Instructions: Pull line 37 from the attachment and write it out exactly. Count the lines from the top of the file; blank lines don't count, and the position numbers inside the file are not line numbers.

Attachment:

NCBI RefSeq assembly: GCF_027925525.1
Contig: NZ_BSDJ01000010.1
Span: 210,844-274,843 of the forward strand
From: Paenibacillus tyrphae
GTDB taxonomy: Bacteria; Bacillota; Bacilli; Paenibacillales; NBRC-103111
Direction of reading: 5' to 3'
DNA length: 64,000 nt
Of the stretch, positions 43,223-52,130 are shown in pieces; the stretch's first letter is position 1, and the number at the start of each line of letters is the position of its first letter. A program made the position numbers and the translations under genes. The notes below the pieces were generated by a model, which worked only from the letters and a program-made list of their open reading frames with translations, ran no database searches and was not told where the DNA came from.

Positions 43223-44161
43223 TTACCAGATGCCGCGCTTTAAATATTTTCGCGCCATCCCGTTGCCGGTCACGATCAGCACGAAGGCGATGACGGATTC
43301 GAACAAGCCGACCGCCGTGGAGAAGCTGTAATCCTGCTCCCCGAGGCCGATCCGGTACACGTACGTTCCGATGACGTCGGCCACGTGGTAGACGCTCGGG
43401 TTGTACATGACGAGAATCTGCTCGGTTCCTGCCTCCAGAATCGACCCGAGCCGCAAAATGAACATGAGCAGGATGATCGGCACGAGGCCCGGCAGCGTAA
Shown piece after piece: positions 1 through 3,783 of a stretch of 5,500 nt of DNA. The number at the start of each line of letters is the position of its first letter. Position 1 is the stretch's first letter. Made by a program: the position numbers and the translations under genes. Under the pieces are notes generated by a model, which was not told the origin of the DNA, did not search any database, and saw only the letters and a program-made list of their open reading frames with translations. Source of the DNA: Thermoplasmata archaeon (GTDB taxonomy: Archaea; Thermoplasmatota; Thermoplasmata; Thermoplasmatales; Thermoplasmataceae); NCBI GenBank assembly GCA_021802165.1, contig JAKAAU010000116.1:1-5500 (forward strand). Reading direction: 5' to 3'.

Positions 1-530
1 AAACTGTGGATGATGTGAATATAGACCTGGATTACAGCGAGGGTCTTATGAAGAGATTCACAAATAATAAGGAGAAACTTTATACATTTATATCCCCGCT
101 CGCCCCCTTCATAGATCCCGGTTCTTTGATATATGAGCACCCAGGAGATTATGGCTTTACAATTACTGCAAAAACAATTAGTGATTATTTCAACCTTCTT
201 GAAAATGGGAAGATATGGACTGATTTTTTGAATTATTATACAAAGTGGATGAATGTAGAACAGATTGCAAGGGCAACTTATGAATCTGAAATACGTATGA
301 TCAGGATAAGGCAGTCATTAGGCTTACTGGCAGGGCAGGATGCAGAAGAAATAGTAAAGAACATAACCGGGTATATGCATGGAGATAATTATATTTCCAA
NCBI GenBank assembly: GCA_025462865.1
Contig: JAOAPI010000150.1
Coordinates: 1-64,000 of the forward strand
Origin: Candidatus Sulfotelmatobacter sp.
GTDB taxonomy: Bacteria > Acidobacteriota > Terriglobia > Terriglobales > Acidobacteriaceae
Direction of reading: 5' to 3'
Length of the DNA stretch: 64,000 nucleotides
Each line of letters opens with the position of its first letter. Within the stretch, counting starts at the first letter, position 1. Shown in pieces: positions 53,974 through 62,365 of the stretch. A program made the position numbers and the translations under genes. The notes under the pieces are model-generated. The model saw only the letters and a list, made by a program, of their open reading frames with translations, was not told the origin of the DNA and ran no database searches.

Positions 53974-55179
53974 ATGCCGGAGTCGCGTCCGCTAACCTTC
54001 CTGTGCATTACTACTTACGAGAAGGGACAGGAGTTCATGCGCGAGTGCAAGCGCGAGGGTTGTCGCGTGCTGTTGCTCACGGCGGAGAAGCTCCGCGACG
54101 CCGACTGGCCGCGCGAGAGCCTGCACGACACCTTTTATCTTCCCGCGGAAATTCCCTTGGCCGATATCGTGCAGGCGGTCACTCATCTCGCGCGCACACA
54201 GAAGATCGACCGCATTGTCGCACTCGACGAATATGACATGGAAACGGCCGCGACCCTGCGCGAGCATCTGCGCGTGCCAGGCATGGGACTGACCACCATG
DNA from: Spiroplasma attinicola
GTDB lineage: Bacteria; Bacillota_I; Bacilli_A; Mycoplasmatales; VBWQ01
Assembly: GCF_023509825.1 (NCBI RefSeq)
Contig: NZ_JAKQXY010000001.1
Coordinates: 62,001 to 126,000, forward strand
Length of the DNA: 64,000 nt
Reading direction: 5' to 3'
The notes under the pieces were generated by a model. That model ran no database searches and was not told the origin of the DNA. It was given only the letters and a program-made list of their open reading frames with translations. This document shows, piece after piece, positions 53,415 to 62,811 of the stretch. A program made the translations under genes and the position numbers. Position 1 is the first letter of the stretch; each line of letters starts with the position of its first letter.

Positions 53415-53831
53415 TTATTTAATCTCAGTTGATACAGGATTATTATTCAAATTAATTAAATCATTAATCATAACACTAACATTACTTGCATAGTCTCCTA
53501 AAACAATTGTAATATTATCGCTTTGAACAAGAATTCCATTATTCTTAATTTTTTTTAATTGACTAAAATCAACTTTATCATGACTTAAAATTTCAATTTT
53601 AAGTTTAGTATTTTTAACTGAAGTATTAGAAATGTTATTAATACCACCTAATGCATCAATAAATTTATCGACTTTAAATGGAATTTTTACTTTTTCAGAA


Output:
Length of the DNA: 64,000 nt